This is part one of a three part series leading up to the next “INTERSECTION” service on 7th October. These three blogs will be related to this month’s topic which is called “Is their god my God?: Being a Christian in a multi-faith world.” For more information on Intersection, visit the Shore Vineyards website here
“All truth is God’s truth”
– Arthur Holmes
It can be a daunting thing to confront the beliefs of other religions. It can be scary observing their practices, and challenging studying their laws.
In fact it is difficult to do so because, by our own knowledge, understanding, and experience of truth, these other belief systems are simply not correct.
But as a Christian, I believe it is not ok to simply state that and throw it in people’s faces, but rather that we owe a certain duty of care to our fellow muslims, buddhists, mormons and hindus. Now, that does not mean just “loving” people within these religious groups, but making an effort to understand them and their beliefs. After all, their truth is very real to them. That is why we need to have this discussion. How do we live out our Christian faith in a multi-faith world?
Before we enter the discussion, before we even consider these other beliefs and people, we must develop somewhat of an understanding of our own truth, and our identity within that.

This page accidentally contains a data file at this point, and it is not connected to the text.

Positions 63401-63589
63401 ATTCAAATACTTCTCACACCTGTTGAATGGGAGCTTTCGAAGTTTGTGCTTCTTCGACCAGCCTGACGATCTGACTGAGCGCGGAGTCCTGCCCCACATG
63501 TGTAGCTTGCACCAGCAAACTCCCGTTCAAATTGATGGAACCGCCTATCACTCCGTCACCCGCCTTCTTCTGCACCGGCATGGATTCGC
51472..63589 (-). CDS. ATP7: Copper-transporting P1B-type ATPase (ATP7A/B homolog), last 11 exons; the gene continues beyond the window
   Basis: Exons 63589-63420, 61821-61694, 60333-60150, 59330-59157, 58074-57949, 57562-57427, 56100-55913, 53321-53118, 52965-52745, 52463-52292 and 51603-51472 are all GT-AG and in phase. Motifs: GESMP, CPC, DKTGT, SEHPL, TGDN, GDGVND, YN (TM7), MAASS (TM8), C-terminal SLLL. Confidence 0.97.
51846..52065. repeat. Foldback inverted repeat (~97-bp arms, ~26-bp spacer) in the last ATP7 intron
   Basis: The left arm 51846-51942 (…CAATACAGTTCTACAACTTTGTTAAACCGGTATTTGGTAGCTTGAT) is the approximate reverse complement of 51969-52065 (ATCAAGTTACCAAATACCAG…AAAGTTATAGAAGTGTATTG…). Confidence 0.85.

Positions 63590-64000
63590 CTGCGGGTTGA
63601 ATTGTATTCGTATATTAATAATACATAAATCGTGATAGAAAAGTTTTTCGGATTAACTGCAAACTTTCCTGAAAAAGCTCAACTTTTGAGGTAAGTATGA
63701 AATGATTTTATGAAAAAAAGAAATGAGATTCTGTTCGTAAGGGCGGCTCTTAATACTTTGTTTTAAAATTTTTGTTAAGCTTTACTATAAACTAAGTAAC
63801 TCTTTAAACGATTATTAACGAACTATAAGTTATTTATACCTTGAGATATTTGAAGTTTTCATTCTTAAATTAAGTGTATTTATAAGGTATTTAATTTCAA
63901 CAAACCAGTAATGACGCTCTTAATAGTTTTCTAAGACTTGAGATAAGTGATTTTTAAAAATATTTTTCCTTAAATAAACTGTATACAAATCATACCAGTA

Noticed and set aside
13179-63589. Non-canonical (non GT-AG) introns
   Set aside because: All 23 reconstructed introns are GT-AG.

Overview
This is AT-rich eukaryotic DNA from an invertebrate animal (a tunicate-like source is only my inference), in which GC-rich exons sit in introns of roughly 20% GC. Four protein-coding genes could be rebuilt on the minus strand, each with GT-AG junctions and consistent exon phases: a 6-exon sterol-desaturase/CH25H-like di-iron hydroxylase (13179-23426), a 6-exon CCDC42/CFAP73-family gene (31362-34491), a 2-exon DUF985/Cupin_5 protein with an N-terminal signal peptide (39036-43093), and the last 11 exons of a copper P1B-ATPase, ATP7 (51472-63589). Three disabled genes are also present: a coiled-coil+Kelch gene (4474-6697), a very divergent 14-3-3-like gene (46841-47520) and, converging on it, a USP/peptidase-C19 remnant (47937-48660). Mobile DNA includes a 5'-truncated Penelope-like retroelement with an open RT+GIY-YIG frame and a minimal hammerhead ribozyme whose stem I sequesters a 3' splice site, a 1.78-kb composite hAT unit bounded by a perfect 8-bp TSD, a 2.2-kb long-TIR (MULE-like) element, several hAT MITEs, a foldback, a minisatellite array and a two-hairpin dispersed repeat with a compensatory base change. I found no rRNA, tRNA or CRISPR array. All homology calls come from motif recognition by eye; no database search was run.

What is truth to you?
And on a deeper level than that,
Is that truth absolute, fixed, and unchanging?
Or is truth to you something that is narrative and experiential? Something that grows as it is challenged and refined through conversation, conflicts, and the rigors of life.
What you believe to be true of God, your life, and your faith is instrumental to how you live out your life today, tomorrow and the next day. Either that truth is fixed, keeping you rooted in security and stability, or it lends itself to challenging you, moving you from content to perhaps uncomfortable.
And what if that is how God reveals his truth to us? The reality of His presence? What if, by pushing us “out of the boat”, we experience a bigger and more profound truth than what we perhaps knew before? Does a father, who holds his newborn child for the first time, have a more profound understanding of love than that of a high school boy experiencing his first feelings for a girl? Is our understanding of truth affected in the same way?
I can only offer questions and thoughts, but I encourage you to ponder them – I think it’s important before we hit the next stages of our discussion.
How have you defined truth?
How has truth defined you?